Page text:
4. Bo
    Posted November 19, 2008 at 8:14 am

    I was there this summer! It was really fascinating.

  5. Eduardo
    Posted November 19, 2008 at 8:36 am

    In Portugal there is also a church like this. It is located in Évora.(http://pt.wikipedia.org/wiki/Capela_dos_Ossos)

  6. Posted November 19, 2008 at 10:00 am

    Freaky and interesting – good article

  7. Posted November 19, 2008 at 10:05 am

    Excellent Article!!!I love writing about this kind of stuff as well..Great pictures.

  8. KcSkye
    Posted November 19, 2008 at 10:11 am

    Fascinating article. Good pic’s.

  9. Posted November 19, 2008 at 10:55 am

    Fascinating aren’t they. I visited one in Portugal and they have a very unique atmosphere.

  10. Moses Ingram
    Posted November 19, 2008 at 11:37 am

    I’ve never heard of this before and I’m not sure I’d want to visit. Great acticle though and very informative.

  11. Posted November 19, 2008 at 12:19 pm

    WOW! This is amazing!

  12. Akilah
    Posted November 19, 2008 at 12:32 pm

    this is so awesome. Love it. I am fascinated by skulls, bones. i want to go there. Be awesome

  13. Posted November 19, 2008 at 12:56 pm

    Highly interesting. I think this should have been in Trifter rather than here.

    Excellent work.

  14. Posted November 19, 2008 at 1:17 pm

    this is unusual,great job

  15. Posted November 19, 2008 at 2:52 pm

    It is strange…and scary too.

  16. Posted November 19, 2008 at 6:22 pm

    Wow, Catherine… this is amazing and spooky. I can only imagine how many ghosts are lurking around that place. Your article is superb and I have forwarded your link to a few friends. :)


  17. Sarah
    Posted November 19, 2008 at 7:28 pm

    This is beautiful.

  18. Posted November 19, 2008 at 8:20 pm

    Great article, I have seen this place on tv. Scary!

  19. SJ Dickens
    Posted November 19, 2008 at 11:40 pm

    A wonderful article Catherine.. and amazing pictures.
    Spooky to some yet also full of meaning. Life is impermanent.

  20. Posted November 20, 2008 at 12:06 am

    What a great article on a cool place, i would like to see that chandelier, that is awesome!

  21. Posted November 20, 2008 at 1:05 am

    Wow! Amazing place! I wonder why Triond chose to put it on to PurpleSlinky tho (a very odd choice if you ask me!). Surely it would have been better on Trifter or Socyberty?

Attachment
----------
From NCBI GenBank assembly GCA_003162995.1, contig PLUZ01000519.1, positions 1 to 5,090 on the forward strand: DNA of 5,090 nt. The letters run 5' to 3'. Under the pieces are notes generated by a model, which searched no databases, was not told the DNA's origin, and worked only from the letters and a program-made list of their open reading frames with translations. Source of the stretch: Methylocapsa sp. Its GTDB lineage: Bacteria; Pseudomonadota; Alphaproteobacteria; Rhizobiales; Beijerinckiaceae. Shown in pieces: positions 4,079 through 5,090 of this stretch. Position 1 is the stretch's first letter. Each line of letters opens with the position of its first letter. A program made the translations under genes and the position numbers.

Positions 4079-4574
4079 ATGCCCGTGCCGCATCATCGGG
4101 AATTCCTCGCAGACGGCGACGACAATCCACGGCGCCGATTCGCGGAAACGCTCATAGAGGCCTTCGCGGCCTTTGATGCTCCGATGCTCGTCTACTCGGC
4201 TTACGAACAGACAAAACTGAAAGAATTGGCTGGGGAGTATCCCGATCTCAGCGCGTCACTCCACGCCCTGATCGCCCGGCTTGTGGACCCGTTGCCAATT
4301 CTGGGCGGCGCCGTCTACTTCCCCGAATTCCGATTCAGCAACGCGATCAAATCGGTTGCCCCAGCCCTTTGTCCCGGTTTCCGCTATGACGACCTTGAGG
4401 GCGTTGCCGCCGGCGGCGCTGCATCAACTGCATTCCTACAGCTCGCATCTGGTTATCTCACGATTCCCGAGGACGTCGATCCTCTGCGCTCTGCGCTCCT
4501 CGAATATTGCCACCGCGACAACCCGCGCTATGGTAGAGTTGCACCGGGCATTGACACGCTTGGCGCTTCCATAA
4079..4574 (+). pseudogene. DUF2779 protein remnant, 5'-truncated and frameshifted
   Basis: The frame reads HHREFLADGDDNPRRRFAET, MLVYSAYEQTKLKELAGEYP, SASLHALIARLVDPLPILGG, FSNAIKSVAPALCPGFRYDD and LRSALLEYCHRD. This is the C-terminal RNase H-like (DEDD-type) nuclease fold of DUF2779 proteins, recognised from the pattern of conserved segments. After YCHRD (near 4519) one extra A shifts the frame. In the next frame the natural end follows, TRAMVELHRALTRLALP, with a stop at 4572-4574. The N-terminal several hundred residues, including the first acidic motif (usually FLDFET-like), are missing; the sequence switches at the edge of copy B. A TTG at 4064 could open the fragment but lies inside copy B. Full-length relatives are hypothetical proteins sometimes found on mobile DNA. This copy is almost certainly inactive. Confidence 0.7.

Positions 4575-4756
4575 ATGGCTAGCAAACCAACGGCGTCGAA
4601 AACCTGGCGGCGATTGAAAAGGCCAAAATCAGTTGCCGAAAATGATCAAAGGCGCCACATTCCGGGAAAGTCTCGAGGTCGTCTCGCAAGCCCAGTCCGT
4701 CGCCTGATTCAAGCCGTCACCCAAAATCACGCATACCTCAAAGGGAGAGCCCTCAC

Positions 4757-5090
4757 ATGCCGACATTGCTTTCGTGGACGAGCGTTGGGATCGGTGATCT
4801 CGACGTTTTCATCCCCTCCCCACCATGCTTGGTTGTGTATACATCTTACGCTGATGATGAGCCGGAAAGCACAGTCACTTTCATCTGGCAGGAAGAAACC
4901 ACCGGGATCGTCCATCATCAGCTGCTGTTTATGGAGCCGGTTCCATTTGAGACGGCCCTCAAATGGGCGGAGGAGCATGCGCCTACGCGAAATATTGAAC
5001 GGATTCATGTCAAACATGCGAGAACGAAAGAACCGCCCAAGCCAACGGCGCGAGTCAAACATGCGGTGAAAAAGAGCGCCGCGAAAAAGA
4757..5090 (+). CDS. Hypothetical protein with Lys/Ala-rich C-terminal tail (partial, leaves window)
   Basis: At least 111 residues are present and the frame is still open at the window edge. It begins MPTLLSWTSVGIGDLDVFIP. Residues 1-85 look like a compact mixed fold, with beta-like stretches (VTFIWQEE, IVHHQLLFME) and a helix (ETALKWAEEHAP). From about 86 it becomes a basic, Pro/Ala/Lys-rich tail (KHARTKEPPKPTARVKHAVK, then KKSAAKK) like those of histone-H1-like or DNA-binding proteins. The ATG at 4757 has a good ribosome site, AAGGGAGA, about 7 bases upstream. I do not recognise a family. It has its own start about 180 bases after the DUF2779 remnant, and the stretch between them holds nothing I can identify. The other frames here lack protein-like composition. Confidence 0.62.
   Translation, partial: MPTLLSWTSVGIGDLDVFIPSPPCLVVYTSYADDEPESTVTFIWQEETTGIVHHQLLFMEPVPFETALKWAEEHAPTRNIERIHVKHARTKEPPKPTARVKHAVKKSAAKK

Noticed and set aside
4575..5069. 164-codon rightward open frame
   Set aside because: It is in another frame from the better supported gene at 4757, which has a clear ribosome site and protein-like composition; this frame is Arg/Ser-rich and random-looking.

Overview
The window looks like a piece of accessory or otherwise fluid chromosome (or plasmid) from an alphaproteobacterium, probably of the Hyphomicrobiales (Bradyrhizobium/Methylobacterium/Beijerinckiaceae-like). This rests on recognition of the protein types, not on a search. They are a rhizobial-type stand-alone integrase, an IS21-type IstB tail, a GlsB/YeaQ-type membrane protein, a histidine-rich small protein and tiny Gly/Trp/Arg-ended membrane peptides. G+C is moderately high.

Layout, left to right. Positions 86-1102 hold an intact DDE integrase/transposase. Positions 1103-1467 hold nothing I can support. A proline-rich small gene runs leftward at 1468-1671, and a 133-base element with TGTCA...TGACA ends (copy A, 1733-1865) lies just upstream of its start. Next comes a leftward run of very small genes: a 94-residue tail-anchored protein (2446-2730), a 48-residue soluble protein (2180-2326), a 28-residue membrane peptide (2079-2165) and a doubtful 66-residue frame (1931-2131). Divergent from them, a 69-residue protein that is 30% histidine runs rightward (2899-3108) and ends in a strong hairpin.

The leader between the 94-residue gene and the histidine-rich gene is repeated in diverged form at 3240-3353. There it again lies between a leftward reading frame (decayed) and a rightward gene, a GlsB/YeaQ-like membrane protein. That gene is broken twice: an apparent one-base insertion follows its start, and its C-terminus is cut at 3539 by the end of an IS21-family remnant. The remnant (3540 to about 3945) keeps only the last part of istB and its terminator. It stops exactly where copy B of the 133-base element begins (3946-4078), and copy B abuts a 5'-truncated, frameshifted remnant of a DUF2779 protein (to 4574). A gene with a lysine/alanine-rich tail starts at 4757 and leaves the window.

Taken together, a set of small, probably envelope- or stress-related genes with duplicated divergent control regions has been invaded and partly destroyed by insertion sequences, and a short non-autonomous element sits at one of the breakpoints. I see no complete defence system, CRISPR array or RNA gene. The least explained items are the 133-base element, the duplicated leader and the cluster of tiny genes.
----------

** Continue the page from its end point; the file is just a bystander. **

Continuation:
22. Leo Reyes
    Posted November 20, 2008 at 6:24 am

    Scary but great article.

  23. Posted November 20, 2008 at 8:12 am

    Fascinating place! Great post!

  24. Posted November 20, 2008 at 8:45 am

    This gives me the creeps, kind of freaky.

    Interesting article.

  25. Posted November 20, 2008 at 8:52 am

    I just noticed something real freaky.

    All this creativity means something, look carefully at what he has made, it’s like something real, it brings the picture to life.

  26. Posted November 20, 2008 at 9:10 am

    scary. wouldnt like ot be there :D

  27. Posted November 20, 2008 at 10:24 am

    Somehow I find the chandelier to be the creepiest thing in that church.

  28. Posted November 20, 2008 at 11:44 am

    Wow, what an amazing place, thanks for sharing with us

  29. SG
    Posted November 20, 2008 at 2:17 pm

    This article looks suspiciously like the one on Wikepedia…

  30. Posted November 20, 2008 at 7:35 pm

    Though I have seen pictures of this church you did the best job I have seen of discribing it. Liked your article!

  31. Posted November 21, 2008 at 4:35 am

    I’ve heard about this church Catherine. Freaky as. Very informative article. Well done.

  32. Posted November 21, 2008 at 6:50 am

    truly haunting. makes me wonder what happened to the artist. Did he live a normal life afterwards or did he have some sort of stigma around him. Doing something like this in this day and age would have landed people in jail and/or the loony bin. Great article. Now if you’ll excuse me I have to go google this place.

  33. Posted November 21, 2008 at 7:26 pm

    There is an alter located in this church, whereby, when you take pictures of it, bizarre things appear on the film. Some say it is the dead of those who have gone unburied. It is a very eerie and creepy place to hang about. Wonderful pics and article.

  34. Posted November 21, 2008 at 11:50 pm

    Europe has a quite fascinating place like this. Even some of them are creepy.